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Mesothelioma Awareness Day takes place on September 26 every year to teach people about this rare, aggressive, and preventable cancer. Awareness also brings in funding for vital research to diagnose, manage, and treat rare diseases. There are many ways to participate in Mesothelioma Awareness Day for those with the disease or interested in supporting patients.
What Is Mesothelioma Awareness Day?
Mesothelioma Awareness Day was created in 2004 by the Mesothelioma Applied Research Foundation (Meso Foundation) to bring more attention, and ultimately research funding, to this terrible disease.
What Is the Mesothelioma Applied Research Foundation?
The mission of the Meso Foundation is to fund mesothelioma treatment research, provide education and treatment support for patients and families, and push for federal funding.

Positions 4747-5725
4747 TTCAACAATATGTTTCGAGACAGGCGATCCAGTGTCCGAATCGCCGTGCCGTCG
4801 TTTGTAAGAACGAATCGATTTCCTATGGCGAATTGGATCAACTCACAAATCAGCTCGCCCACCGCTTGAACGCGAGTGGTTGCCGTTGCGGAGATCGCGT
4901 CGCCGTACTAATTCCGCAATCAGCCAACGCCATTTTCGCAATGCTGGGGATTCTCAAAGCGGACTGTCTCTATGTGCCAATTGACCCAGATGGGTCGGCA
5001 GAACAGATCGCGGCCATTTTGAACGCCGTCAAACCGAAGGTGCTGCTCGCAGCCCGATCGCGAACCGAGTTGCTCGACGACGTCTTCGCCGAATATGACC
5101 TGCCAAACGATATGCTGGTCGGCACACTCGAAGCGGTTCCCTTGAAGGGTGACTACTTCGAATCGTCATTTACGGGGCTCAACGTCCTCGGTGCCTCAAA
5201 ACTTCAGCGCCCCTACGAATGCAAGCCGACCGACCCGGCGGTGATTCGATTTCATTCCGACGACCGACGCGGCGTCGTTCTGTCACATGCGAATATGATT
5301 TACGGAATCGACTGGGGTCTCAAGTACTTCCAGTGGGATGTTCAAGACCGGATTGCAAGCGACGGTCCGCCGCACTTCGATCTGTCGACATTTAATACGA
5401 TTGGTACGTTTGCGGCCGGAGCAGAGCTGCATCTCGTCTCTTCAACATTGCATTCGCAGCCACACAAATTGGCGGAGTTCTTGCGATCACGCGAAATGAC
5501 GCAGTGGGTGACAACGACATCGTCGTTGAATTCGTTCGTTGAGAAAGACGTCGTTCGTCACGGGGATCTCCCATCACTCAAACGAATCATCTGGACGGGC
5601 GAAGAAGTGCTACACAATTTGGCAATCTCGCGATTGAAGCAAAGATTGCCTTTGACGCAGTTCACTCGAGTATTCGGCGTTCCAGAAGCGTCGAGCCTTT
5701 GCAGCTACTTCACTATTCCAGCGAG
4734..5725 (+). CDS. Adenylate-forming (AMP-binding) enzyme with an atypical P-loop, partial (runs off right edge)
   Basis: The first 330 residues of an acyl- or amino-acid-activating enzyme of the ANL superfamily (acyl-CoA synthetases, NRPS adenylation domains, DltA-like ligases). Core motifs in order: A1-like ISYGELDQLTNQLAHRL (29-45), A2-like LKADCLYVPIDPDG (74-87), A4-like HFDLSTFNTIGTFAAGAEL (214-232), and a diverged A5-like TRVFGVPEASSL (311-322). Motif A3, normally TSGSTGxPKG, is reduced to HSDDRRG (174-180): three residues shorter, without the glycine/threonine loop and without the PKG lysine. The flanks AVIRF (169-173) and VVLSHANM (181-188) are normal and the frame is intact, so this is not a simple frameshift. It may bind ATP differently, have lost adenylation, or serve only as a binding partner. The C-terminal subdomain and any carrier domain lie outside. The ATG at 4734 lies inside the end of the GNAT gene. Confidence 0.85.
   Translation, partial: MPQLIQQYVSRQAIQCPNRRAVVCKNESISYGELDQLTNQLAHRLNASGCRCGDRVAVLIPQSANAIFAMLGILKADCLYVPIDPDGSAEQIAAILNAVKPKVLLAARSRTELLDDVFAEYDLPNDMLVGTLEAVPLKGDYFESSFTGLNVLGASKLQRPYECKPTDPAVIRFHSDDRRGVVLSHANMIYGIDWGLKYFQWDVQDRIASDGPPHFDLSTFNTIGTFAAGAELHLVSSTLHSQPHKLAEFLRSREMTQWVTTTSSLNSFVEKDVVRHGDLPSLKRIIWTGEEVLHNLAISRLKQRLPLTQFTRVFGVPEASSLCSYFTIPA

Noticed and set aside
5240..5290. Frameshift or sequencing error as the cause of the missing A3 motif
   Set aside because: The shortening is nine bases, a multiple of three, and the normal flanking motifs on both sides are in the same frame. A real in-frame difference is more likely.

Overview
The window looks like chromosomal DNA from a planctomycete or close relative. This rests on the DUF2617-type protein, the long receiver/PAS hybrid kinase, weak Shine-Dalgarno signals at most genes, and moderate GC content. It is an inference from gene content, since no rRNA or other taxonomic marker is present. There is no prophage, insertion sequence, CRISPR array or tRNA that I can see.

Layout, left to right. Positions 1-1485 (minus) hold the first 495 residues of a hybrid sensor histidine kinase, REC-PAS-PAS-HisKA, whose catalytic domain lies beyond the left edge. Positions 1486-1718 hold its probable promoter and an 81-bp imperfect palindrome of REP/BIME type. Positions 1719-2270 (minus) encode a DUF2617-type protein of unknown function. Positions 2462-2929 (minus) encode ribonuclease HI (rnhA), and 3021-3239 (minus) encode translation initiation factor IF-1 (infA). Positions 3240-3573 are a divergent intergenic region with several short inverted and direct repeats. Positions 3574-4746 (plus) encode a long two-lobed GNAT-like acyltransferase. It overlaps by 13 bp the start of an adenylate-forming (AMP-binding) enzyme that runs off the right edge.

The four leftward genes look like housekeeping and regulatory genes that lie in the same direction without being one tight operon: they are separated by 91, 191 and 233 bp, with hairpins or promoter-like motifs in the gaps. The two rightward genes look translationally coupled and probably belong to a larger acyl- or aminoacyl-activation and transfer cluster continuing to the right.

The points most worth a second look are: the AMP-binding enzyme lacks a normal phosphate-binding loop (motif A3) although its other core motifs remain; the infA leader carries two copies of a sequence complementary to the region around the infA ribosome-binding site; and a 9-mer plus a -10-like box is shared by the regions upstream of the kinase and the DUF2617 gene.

The Meso Foundation is the only non-profit dedicated to the overarching goal of eradicating mesothelioma. The group and its members believe that a cure is possible. Awareness is one step in finding the cure.
What Are the Goals of Mesothelioma Awareness Day?
The ultimate goal is to cure mesothelioma and eradicate it as a terminal illness.
What Color Ribbon Is for Mesothelioma?
The official color of Mesothelioma Awareness Day is blue. It includes many local events around the country that people can participate in to support the cause.
What Events Support Mesothelioma Awareness Day?
Some examples of Mesothelioma Awareness Day events include fundraisers, walks, golf tournaments, Oktoberfest celebrations, and many other and gatherings.
The Importance of Bringing Awareness to Mesothelioma
The importance of Mesothelioma Awareness Day cannot be overstated. It is a significant boost for individuals struggling with this disease to see people coming out to support them. More broadly, the day is crucial for bringing greater awareness to this rare type of cancer.